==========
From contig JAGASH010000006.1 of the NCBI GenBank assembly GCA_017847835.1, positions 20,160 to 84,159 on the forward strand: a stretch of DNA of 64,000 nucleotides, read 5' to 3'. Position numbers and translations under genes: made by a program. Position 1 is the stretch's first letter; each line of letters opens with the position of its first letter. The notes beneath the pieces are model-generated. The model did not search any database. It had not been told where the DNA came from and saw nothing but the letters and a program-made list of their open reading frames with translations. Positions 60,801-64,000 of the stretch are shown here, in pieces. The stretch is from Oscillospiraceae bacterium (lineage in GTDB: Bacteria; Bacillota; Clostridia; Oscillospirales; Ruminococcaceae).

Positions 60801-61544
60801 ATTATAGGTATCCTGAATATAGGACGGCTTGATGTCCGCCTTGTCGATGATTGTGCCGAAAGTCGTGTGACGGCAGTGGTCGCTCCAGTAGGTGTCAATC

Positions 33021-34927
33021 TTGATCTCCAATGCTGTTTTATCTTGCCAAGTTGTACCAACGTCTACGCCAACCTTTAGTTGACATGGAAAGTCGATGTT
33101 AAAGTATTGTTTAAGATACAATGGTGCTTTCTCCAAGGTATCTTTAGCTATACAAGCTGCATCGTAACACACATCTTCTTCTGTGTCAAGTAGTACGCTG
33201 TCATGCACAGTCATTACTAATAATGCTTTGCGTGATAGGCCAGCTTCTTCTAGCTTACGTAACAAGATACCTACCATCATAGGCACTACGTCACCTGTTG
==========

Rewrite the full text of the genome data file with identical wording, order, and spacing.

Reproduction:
From contig JAGASH010000006.1 of the NCBI GenBank assembly GCA_017847835.1, positions 20,160 to 84,159 on the forward strand: a stretch of DNA of 64,000 nucleotides, read 5' to 3'. Position numbers and translations under genes: made by a program. Position 1 is the stretch's first letter; each line of letters opens with the position of its first letter. The notes beneath the pieces are model-generated. The model did not search any database. It had not been told where the DNA came from and saw nothing but the letters and a program-made list of their open reading frames with translations. Positions 60,801-64,000 of the stretch are shown here, in pieces. The stretch is from Oscillospiraceae bacterium (lineage in GTDB: Bacteria; Bacillota; Clostridia; Oscillospirales; Ruminococcaceae).

Positions 60801-61544
60801 ATTATAGGTATCCTGAATATAGGACGGCTTGATGTCCGCCTTGTCGATGATTGTGCCGAAAGTCGTGTGACGGCAGTGGTCGCTCCAGTAGGTGTCAATC

Positions 33021-34927
33021 TTGATCTCCAATGCTGTTTTATCTTGCCAAGTTGTACCAACGTCTACGCCAACCTTTAGTTGACATGGAAAGTCGATGTT
33101 AAAGTATTGTTTAAGATACAATGGTGCTTTCTCCAAGGTATCTTTAGCTATACAAGCTGCATCGTAACACACATCTTCTTCTGTGTCAAGTAGTACGCTG
33201 TCATGCACAGTCATTACTAATAATGCTTTGCGTGATAGGCCAGCTTCTTCTAGCTTACGTAACAAGATACCTACCATCATAGGCACTACGTCACCTGTTG